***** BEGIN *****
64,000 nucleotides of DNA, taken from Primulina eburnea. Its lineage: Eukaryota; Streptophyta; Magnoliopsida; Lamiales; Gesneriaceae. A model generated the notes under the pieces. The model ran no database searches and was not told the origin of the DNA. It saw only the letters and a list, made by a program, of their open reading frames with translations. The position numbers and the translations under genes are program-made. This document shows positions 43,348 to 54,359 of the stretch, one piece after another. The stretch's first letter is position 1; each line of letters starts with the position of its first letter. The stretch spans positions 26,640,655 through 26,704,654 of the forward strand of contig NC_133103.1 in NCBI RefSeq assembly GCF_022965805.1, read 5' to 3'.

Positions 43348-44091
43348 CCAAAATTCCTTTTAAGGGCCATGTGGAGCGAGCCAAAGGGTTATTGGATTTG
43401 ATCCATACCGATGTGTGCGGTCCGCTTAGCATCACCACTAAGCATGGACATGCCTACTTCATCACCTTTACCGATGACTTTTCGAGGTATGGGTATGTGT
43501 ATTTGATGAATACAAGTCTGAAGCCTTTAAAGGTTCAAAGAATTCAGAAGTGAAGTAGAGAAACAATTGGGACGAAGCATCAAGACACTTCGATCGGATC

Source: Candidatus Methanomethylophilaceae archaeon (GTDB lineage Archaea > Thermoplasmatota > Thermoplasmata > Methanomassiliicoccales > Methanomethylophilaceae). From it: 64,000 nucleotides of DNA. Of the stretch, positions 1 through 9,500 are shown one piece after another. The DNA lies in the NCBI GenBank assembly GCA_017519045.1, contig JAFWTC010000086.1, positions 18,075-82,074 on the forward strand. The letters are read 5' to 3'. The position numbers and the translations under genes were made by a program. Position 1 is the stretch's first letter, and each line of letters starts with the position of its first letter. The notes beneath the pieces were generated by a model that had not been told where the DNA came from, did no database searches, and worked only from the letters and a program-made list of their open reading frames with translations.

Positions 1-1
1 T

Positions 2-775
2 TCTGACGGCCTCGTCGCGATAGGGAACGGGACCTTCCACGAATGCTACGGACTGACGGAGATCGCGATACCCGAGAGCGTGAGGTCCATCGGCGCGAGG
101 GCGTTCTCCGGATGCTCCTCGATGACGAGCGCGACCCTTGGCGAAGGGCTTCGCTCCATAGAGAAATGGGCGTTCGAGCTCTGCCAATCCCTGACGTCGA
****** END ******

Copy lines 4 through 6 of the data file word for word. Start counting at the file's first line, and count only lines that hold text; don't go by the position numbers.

43401 ATCCATACCGATGTGTGCGGTCCGCTTAGCATCACCACTAAGCATGGACATGCCTACTTCATCACCTTTACCGATGACTTTTCGAGGTATGGGTATGTGT
43501 ATTTGATGAATACAAGTCTGAAGCCTTTAAAGGTTCAAAGAATTCAGAAGTGAAGTAGAGAAACAATTGGGACGAAGCATCAAGACACTTCGATCGGATC

Source: Candidatus Methanomethylophilaceae archaeon (GTDB lineage Archaea > Thermoplasmatota > Thermoplasmata > Methanomassiliicoccales > Methanomethylophilaceae). From it: 64,000 nucleotides of DNA. Of the stretch, positions 1 through 9,500 are shown one piece after another. The DNA lies in the NCBI GenBank assembly GCA_017519045.1, contig JAFWTC010000086.1, positions 18,075-82,074 on the forward strand. The letters are read 5' to 3'. The position numbers and the translations under genes were made by a program. Position 1 is the stretch's first letter, and each line of letters starts with the position of its first letter. The notes beneath the pieces were generated by a model that had not been told where the DNA came from, did no database searches, and worked only from the letters and a program-made list of their open reading frames with translations.